Oct. 20, 2011
How I Make A Living (Hint: It's Not Blogging)
After writing my post on Success, the following question bubbled up on Facebook:
"I hope you don't mind me asking, but does Happy Herbivore, the cookbooks and other spin-offs, support you financially or do you have to do other work? I hope the former"
I don't mind the question, it's something I've wanted to talk about, but haven't because here I go being controversial again!
Anytime I hear a blogger say they make a living off their blog I want to scream. I'll cut to the chase and say I sincerely doubt they really do.
Happy Herbivore has enjoyed over 2 million pages views since January 1st. Roughly 65,000 unique people visit this website every month. Let's be frank, that's a crap ton of traffic. (Thanks Herbies!)
Yet when I ran ads like many other bloggers, I only made a couple hundred bucks a month. That's a far cry from enough to live on. (I ultimately decided the ads were so ugly and annoying I'd rather just give up those few hundred bucks and remove them.)
Maybe other bloggers get boatloads of more traffic than me and maybe they have slightly better ad deals, but I just find it all suspect, especially after reading this article on Copyblogger, "Why You Can't Make Money Blogging." The article points out a blog got half a million visitors one day, and still, for the total month, the blogger only made $1,000 bucks in ads. Umm...
So as much as I love this blog -- it doesn't pay the bills. In fact it does the opposite. It costs a lot (a lot!) of money to run happyherbivore.com. I'd say somewhere North of $200 a month.
For the past four years (happy 4th birthday, Happy Herbivore!) we've ran Happy Herbivore at a loss because Scott & I wanted Happy Herbivore so badly. We both believed in what I was doing and the changes we could make... the people we could help... the talent that I needed to share.
That's why we're asking for donations with the Meal Plans. We're hoping with your donation we can offset some of the costs associated with running this website. Think of your donation as a tip, a thank you for our efforts -- and a way to support this community and website. All donations are greatly appreciated.
But what about my books?!
I got the deal for my first book, The Happy Herbivore Cookbook, in October 2009. It's October 2011 and I just saw my first royalty check last week. It's been two years -- two years! and I finally saw some money for my work --- and no, it wasn't a big pay day. While it was a nice little something, it is by no means enough to live on. At best it is the equivalent to a few months salary. Like I've said before, there is no money in writing cookbooks -- even bestsellers. I do it because it's my passion.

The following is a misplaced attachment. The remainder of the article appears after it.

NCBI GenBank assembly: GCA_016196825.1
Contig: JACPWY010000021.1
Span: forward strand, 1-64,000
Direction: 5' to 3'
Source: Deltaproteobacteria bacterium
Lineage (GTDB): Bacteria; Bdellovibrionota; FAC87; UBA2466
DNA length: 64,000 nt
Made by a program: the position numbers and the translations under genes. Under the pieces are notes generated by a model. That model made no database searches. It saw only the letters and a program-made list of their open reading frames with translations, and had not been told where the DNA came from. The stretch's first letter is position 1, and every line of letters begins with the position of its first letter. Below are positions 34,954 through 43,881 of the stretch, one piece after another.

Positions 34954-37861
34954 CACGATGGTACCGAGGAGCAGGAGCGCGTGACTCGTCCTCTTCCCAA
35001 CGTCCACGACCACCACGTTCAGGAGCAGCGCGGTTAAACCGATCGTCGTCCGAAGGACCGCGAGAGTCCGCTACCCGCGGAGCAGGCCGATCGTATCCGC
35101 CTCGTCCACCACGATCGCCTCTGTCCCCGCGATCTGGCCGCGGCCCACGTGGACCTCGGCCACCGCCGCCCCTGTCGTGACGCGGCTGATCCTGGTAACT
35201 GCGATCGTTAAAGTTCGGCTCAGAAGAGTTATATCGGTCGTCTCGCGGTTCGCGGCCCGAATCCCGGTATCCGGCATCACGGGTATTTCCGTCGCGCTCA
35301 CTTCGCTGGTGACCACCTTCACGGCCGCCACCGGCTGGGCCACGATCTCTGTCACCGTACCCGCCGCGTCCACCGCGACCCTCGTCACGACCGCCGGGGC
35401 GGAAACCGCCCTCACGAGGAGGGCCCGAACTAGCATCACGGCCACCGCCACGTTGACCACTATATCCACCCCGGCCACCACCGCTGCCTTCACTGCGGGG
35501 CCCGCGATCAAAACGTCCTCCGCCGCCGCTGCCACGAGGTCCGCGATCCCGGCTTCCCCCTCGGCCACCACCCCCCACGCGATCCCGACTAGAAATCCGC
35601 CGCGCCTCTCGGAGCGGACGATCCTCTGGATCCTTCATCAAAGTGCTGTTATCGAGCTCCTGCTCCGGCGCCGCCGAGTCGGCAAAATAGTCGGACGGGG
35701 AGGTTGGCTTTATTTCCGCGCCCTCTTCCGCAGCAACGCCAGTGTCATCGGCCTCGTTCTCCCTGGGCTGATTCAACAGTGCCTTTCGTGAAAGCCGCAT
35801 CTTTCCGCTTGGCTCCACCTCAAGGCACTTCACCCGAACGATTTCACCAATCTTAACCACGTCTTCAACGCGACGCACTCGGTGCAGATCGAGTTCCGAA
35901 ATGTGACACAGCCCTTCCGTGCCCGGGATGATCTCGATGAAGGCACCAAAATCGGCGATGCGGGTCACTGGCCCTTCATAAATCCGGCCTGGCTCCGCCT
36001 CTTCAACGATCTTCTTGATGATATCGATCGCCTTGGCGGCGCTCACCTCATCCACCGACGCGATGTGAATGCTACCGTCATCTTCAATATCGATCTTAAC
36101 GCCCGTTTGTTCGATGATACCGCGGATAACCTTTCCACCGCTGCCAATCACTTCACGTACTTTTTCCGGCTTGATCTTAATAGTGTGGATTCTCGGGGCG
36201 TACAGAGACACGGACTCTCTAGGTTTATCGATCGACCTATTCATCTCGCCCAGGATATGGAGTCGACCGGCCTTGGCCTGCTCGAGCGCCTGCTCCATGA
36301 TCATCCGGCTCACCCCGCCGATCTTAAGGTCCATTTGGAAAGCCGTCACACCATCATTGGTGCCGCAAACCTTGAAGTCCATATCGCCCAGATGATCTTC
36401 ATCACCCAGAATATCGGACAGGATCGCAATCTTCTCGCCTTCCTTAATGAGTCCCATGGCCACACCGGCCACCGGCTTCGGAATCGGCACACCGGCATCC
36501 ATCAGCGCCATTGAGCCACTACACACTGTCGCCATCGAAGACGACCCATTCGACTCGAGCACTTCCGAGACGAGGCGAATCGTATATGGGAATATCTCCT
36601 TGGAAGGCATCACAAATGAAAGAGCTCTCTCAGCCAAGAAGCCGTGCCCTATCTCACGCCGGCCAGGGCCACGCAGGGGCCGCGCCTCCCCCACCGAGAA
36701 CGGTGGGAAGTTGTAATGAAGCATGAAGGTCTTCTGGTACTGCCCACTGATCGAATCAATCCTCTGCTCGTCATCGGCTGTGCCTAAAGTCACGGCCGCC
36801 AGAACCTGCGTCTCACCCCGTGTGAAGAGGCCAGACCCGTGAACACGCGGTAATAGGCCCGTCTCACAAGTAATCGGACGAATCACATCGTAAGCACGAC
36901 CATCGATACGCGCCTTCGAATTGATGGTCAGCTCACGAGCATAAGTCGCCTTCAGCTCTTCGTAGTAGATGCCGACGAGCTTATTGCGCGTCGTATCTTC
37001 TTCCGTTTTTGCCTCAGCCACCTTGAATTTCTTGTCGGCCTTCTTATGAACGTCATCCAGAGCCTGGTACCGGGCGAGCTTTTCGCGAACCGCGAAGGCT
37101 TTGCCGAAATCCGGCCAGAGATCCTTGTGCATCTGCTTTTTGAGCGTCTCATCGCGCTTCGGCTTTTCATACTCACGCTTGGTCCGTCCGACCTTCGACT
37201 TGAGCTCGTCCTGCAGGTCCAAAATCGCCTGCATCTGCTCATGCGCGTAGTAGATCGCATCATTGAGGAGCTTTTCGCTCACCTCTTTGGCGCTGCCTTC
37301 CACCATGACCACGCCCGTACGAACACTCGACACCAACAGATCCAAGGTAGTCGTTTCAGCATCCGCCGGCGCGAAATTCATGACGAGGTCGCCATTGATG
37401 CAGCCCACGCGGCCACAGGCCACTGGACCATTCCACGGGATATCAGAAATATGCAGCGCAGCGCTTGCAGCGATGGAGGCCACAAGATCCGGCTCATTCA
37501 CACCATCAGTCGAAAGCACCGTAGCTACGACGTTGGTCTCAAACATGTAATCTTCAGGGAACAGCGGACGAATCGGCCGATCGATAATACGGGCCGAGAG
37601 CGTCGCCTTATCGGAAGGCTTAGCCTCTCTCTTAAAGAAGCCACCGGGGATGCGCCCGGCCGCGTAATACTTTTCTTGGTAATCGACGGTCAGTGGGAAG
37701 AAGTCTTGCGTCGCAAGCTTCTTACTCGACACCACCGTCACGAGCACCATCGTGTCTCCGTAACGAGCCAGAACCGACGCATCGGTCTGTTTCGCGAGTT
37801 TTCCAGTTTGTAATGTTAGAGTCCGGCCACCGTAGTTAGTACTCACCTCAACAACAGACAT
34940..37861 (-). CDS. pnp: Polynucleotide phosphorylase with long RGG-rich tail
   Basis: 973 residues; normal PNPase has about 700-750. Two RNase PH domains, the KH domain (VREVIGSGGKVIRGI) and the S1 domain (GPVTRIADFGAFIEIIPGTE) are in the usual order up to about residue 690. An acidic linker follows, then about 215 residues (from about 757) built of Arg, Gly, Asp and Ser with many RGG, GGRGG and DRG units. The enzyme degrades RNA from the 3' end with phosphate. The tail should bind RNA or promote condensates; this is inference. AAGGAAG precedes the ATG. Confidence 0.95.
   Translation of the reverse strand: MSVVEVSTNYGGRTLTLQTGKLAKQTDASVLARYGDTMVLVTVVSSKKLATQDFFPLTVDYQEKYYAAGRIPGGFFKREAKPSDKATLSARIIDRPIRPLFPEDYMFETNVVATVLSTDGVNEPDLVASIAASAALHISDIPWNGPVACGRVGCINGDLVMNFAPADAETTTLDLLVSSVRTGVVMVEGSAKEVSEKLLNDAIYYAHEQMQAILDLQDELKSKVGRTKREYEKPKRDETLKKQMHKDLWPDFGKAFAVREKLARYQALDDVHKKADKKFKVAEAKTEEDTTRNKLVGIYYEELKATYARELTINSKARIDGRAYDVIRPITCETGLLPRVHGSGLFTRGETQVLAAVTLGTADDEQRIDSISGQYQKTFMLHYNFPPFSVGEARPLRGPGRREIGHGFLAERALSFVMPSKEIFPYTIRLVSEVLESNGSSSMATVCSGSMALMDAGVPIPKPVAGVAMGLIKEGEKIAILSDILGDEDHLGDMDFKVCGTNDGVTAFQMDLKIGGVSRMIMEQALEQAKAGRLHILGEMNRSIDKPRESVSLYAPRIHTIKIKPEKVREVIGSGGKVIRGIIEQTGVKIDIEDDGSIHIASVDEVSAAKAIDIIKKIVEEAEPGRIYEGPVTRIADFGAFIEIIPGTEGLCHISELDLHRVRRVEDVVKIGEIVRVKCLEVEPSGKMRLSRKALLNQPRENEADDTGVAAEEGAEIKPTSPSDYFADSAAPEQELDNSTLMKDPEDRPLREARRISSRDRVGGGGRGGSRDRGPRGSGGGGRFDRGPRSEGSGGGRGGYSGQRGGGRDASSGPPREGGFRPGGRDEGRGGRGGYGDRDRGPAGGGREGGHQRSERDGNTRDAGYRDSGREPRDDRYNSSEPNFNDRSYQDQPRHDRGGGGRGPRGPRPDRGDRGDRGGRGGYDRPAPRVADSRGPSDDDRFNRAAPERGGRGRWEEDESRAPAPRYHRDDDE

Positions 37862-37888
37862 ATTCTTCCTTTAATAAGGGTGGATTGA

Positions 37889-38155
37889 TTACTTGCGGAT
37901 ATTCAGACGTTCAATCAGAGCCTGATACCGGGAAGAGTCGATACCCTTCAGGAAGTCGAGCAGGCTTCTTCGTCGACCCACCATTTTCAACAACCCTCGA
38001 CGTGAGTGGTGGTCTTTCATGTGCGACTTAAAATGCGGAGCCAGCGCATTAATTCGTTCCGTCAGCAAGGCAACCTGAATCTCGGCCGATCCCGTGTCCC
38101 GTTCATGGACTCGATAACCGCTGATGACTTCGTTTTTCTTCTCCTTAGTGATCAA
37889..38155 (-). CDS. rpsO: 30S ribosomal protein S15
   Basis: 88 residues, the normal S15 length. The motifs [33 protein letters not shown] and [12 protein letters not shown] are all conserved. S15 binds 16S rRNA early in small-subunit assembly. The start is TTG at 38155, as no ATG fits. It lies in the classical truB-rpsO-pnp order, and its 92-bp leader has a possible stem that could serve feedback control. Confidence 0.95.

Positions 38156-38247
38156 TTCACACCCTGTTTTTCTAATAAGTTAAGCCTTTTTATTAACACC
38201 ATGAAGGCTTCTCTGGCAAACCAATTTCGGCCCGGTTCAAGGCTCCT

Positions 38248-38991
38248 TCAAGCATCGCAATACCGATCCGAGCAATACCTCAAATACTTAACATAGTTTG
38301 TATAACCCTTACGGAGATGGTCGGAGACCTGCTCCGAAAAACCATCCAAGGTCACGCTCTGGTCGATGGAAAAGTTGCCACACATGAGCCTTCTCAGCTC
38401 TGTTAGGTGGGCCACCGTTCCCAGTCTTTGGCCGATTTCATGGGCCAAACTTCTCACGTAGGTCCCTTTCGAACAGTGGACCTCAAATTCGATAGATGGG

But there is more to the finances than that. When I was writing my first book, and my second, I had to take a leave of absence from work and for four months (twice!) I didn't make any money. Scott & I lived in a tiny -tiny- studio and gave up any unnecessary expense -- like cable -- when I wrote my first book. We were better prepared for the second (we'd saved up some money in anticipation) but still, it was rough.
I often look back at all we put into and gave up for Happy Herbivore. The sacrifices we made. Was it worth it? Yes! But I won't lie. There were periods where I wanted to quit. Give up. Surrender.
I'd worked so hard and for so long and I was so tired of being so broke. Maybe I'd had my go at it, and it didn't work, time to move on... but my passion kept me rooted. I would always remember why I started it all in the first place and then I'd put away my white flag.
I was committed to my helping others eat better and damnit, I was going to keep doing it - whatever the cost. I told myself that success is not given, it is earned, and I had to keep hustling. Keep trying. Keep working. Do what I do because I love it and because truthfully, I don't want to do anything else.
For four years I've worked 16 hrs a day, 7 days a week. I eat, drink and sleep Happy Herbivore... and that's one of the reason why I needed to go to Europe for a month... because it was getting unhealthy.
To finally answer the question: yes. Now, after four years of debt and struggles and financial crisis, yes, I am finally supporting myself with Happy Herbivore. It happened very recently - in the last month. I'm still making a very modest (very modest!) living, but it's enough that I no-longer have to work at another job full-time.
I'm still taking on some freelance assignments here and there, but I hope as Happy Herbivore continues to grow (with your help!) one day this will be my only job.
Allow me to close this post by thanking all of you. You made living my own dream possible. I hope to repay the favor someday.